Additionally, it will be understood by those skilled in the art that while the fabric of the present invention generally is formed with its filling yarns comprising stretchable core yarns wrapped with flame resistant fibers, it also is possible for the warp yarns to be formed from elastic core yarns wrapped with flame resistant fibers instead of or in addition to the filling yarns. As a result, the fabric can be made stretchable along its filling direction, along its warp direction, or in both directions to further enhance the flexibility of garments constructed therefrom. FIG. 4 depicts a portion of thermally resistant fabric 24 in which both the filling yarns 26 and the warp yarns 28 include elastic core yarns 30 wrapped with flame resistant fibers 32.
The stretchable flame resistant fabric of the present invention is used to construct or form thermal/fire protective garments 19, such as a firefighters' turn-out coat, as indicated in FIG. 3. As FIG. 3 indicates, the garment typically includes an inner layer 20 of a thermal insulation material and an outer layer 21 formed from the stretchable flame resistant fabric of the present invention. However, it should be understood that the present invention can be used to form either layer of the garment and also can be used to form single layer garments and other types of garments. Generally, the garment 19 constructed from the fabric of the present invention is stretchable in the direction of arrows B and B', across the width of the body of the garment, across the spine of the wearer, and along the length of the sleeves of the garment, although it will be understood that such a garment also can be constructed so as to be stretchable along its length, along the spine of the wearer, and can be made stretchable in more than one direction to enable enhanced flexibility. The position of the wearer's spine is indicated by the dashed line 22.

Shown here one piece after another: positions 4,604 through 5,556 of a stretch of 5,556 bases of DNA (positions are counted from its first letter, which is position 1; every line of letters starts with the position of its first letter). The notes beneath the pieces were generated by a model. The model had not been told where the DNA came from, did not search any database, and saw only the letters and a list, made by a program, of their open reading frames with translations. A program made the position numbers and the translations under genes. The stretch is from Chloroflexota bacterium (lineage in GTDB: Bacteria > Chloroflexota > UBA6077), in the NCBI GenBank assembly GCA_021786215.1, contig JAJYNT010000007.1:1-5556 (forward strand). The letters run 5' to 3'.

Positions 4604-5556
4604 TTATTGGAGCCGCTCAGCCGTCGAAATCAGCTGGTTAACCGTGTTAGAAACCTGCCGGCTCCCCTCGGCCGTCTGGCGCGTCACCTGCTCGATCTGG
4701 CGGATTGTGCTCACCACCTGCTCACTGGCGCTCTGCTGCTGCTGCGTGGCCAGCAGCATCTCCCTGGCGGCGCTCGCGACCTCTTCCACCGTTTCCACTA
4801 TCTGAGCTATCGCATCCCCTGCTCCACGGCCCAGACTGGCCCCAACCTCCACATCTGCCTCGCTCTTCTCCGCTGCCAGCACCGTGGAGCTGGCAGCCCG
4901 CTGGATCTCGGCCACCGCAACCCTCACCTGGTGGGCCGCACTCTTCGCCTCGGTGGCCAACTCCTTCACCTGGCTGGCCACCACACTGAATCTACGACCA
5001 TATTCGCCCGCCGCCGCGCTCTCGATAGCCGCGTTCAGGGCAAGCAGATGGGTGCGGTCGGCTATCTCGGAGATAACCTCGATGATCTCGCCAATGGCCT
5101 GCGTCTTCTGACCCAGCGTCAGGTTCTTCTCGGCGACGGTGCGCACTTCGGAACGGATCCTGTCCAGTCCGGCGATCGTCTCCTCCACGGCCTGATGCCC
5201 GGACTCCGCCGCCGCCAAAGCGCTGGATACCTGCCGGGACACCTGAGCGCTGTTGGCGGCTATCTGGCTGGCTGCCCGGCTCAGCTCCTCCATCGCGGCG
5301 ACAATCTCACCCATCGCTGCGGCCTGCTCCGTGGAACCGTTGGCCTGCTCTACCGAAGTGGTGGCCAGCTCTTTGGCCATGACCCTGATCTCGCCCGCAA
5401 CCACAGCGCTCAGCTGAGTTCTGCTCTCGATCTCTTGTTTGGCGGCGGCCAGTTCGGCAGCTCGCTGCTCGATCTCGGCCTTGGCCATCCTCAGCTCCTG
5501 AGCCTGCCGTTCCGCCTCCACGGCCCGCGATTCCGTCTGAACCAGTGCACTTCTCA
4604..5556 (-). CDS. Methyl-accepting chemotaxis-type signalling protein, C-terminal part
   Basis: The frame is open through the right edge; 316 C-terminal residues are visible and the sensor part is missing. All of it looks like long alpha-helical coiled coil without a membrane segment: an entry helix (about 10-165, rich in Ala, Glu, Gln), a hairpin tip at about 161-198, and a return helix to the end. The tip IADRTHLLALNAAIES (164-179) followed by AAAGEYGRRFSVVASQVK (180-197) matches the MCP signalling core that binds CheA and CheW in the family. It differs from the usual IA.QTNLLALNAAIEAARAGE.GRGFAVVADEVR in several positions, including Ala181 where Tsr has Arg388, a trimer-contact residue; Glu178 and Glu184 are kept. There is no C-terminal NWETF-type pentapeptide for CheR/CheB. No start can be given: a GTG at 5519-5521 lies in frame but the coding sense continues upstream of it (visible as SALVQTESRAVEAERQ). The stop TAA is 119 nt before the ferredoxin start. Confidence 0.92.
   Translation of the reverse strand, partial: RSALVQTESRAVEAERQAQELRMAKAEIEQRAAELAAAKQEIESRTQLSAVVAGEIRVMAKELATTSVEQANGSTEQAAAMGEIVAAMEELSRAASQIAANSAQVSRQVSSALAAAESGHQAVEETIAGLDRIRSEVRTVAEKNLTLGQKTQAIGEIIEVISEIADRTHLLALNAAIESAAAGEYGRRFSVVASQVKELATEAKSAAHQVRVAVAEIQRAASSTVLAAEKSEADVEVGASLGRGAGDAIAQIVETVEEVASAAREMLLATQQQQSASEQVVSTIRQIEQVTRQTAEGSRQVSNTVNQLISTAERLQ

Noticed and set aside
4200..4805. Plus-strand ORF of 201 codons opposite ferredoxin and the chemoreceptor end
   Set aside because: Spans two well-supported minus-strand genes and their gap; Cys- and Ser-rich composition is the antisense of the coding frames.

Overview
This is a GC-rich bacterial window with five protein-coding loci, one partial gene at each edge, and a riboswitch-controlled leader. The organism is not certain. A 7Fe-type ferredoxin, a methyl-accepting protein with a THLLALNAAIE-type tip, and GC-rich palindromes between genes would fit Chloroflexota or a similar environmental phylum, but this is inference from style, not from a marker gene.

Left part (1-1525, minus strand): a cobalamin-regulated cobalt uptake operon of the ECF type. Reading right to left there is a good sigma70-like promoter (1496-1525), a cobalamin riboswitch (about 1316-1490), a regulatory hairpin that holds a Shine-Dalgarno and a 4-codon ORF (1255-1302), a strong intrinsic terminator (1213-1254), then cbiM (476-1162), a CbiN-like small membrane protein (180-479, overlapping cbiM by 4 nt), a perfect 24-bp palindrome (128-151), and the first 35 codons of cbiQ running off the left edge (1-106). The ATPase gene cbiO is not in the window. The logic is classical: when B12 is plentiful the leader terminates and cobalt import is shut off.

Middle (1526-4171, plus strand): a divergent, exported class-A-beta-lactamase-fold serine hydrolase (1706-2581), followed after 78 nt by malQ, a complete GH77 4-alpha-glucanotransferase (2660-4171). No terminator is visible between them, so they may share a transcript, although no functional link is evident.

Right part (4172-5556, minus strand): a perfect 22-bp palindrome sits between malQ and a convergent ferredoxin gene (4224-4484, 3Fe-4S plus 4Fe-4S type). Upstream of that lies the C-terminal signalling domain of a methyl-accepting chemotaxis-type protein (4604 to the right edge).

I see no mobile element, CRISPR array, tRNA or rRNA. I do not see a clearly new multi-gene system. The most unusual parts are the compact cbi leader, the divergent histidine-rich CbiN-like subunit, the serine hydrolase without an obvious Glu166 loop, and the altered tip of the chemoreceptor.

This inherent stretchability of the fabric thus provides the fire protective garment with greatly enhanced flexibility, that enables the wearer a much greater degree of freedom of movement while wearing the garment. Such enhanced elasticity, flexibility and freedom of movement is achieved safely without risk of substantial loss of flame resistance protection of the garment. Even if the elastic core yarns of the fabric are melted or degraded by exposure to heat, the wrap yarns remain interwoven with the warp yarns such that the weave of the fabric is not broken and no gaps are formed in the fabric and thus no gaps are created in the flame resistance protection of the garment. Accordingly, it can be seen that the stretchable flame resistant fabric of the present invention advantageously enables flame protective garments to be formed that are safely more flexible and enable greater freedom of movement to a wearer without sacrificing thermal and/or flame resistant capabilities or protections of the garment.
While the present invention has been described in detail with respect to a preferred embodiment, it will be understood by those skilled in the art that numerous modifications, additions and deletions can be made thereto without departing from the spirit and scope of the invention as set forth in the following claims.
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|U.S. Classification||139/383.00R, 2/81, 442/302, 139/421, 2/458, 442/190|
|International Classification||D03D15/08, D03D15/12, A41D31/00, A62B17/00|
|Cooperative Classification||Y10T442/3073, D03D15/12, D02G3/443, D02G3/32, D03D15/08, Y10T442/3984, A41D31/0022, A62B17/003|
|European Classification||D03D15/12, A62B17/00D, A41D31/00C4, D03D15/08, D02G3/44C, D02G3/32|
|Aug 26, 1996||AS||Assignment|
Owner name: SOUTHERN MILLS, INC., GEORGIA
Free format text: ASSIGNMENT OF ASSIGNORS INTEREST;ASSIGNORS:STANHOPE, MICHAEL;STATHAM, DENISE N.;REEL/FRAME:008208/0952
Effective date: 19960819
|Jun 8, 2001||FPAY||Fee payment|
Year of fee payment: 4
|Jun 3, 2005||FPAY||Fee payment|
Year of fee payment: 8
|May 13, 2009||FPAY||Fee payment|
Year of fee payment: 12